Jamie LaReau is the journalist about whom everyone is talking nowadays. It all started when international taste-maker and notorious recluse Michael Banovsky alerted his following to a fascinating August, 2011 article entitled A Porsche From The Passenger Seat Is Still A Porsche. Banovsky is a known talent-spotter, and this time he had spotted someone whose Hemingway-esque economy of words genuinely stood out:
The Porsche I rode in was a 1999 model. I don’t recall which style, but let’s just say it was one of the good ones. (As if there are any bad ones.)
Indeed. I happened to see Ms. LaReau examining the new Buick Encore with considerable interest after the press conference, but before I could untether my Droid from my laptop and talk to her, she disappeared. Now, it appears that she has applied her unique style to a strong defense of the Encore. Let’s check it out.
Jamie’s new article is entitled Buick’s mini crossover enters a white space that could be red hot. Here at TTAC, we’re as click-sensitive as anyone else, so definitely go pay the lady a visit so Automotive News can cover their bills and Crain Communications can continue to promote the most qualified individuals to positions of leadership, no matter who they are. However, we will excerpt the relevant sections here.
Jamie starts out like so:
At auto shows I often eye vehicles and ask myself if they might one day be my next ride.
Sometimes the answer is: definitely, maybe.
General Motors introduced the Buick Encore compact crossover at the Detroit auto show today and I had that definitely, maybe feeling.
I’m not the typical Buick customer — I’m under age 65. But there is currently no mid-luxury, subcompact crossover in the United States. So the Encore is competing in “white space,” Buick marketing chief Tony DiSalle says.
So it could be red hot.
Who’s the most likely demographic for Encore purchases? Here at TTAC, we believe the Encore will appeal to the critical consumer segments commonly described as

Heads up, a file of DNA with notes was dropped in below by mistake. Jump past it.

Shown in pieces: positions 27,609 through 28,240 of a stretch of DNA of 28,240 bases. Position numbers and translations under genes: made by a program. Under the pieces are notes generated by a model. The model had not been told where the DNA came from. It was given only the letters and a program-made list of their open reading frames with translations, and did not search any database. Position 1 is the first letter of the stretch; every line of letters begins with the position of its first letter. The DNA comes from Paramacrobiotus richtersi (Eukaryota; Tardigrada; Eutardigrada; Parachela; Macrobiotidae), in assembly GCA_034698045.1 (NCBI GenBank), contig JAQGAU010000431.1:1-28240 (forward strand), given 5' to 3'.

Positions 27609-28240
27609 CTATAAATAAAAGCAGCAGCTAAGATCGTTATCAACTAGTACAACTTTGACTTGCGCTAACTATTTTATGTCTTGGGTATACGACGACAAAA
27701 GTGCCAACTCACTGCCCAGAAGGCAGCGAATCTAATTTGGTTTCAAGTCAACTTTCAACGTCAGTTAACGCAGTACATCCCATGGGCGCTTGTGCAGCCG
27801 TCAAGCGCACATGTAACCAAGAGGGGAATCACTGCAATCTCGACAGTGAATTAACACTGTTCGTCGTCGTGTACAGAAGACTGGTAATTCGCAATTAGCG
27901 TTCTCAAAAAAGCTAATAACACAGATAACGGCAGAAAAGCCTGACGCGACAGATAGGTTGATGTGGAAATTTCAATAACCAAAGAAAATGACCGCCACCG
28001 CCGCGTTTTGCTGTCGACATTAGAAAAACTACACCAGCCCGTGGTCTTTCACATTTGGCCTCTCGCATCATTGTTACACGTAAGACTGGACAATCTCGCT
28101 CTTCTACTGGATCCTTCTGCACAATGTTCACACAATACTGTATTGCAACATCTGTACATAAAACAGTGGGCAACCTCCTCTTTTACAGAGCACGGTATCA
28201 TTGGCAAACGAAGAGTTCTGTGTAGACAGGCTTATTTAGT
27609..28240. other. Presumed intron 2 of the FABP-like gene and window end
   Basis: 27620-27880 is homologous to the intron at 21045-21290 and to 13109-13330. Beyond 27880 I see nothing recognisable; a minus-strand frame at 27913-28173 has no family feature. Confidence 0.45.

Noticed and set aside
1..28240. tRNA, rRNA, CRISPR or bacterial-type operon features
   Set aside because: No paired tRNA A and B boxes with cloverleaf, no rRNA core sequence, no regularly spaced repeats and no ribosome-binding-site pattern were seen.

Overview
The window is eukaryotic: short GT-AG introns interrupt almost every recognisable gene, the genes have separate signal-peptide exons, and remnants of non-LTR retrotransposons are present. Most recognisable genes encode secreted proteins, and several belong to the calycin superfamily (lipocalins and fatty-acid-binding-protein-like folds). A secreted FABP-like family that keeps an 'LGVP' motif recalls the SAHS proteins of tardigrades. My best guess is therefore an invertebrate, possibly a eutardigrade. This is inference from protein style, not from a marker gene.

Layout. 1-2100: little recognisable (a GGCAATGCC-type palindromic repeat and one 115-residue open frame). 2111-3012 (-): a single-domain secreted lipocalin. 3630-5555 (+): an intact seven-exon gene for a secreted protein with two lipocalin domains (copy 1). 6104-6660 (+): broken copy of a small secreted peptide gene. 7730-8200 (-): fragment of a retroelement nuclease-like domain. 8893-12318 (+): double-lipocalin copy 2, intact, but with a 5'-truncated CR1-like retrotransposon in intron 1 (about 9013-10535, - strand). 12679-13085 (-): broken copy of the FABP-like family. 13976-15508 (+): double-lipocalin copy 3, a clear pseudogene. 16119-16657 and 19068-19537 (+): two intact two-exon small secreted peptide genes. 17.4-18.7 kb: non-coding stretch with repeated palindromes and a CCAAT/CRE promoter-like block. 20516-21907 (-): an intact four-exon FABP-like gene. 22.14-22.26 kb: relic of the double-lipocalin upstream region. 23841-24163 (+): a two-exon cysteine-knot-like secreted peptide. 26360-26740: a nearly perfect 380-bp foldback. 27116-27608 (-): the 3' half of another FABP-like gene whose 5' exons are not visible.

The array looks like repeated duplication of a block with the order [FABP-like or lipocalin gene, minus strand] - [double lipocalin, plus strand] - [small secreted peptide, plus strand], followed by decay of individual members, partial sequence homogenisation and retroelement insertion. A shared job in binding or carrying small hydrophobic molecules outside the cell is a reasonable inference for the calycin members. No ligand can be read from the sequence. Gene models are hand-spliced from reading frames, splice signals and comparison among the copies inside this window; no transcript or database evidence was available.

- People who live in China
- Drooling morons who don’t
Ms. LaReau has a different idea:
But knowing my peer group, the Encore might be the one Buick we’d be eager to own. And that would take Buick into a customer space the brand desperately wants to tap into — a younger, likely single, urban professional, DiSalle says.
Initially, I thought “DiSalle” might be a sassy urban friend of Jamie’s, but then I read the article a second time and realized that “DiSalle” Buick marketing chief Tony DiSalle. This depressed me. I imagined Ms. LaReau, who has a certain statuesque beauty, rolling through downtown Detroit in a Sebring convertible with “DiSalle” and perhaps having amusing, sassy conversations.
“So… I was in a Porsche the other day.”
“OOOH GIRL! NO YOU DIN’T! Which one was it?”
“One of the good ones.”
“There ain’t no bad ones.”
“You said it, sister.”
“Girl, you need to back up off that ‘sister’ business. It’s insensitive, and when I completed my doctorate at Howard University, my thesis, ‘The Tides that Bind: Morphemetic Flow In Post-TCP/IP-Era Linguistic Diasporan Evolution Among Disadvantaged Segments Of Non-Diverse Populations’ specifically identified the use of ‘sister’ by white girls as one of the many ways in which people like you conspire to define womyn of color in a reductionist, disrespectful manner which is tantamount to parody.”
“I feel sad now. We need to start communicating on a more respectful level.”
“You said it, sister.”
Obviously I was wrong about the whole “DiSalle” thing. Let’s find out what Jamie thought about the Encore’s engine:
Another plus for me is the Encore’s 1.4-liter turbocharged engine. It will deliver 140 hp and 148 pounds-feet of torque. That’s 41 hp less than the Countryman’s turbocharged 1.6-liter engine earns.
I should point out that, earlier in the review, Ms. LaReau had noted her fondness for the Countryman, which earns its horsepower the old-fashioned way: by earning it. After some notes on lead-footed driving not unreminiscent of that Angus fellow’s bellowing nonsense in The Monthly Journal Of Free Cadillacs, the review barrels to its conclusion:
But I sure can’t wait until early next year when it goes on sale to find out.
Hmm. Waiting until a vehicle is available to render a final verdict? This sounds like journalism. Somebody had better warn Jamie that unless she can either muster unthinking enthusiasm for the pig in the poke or rain cynical distaste upon a turntable-bound new car like a third-rate literary Krakatoa, she may not go as far as Mr. Banovsky believes she will.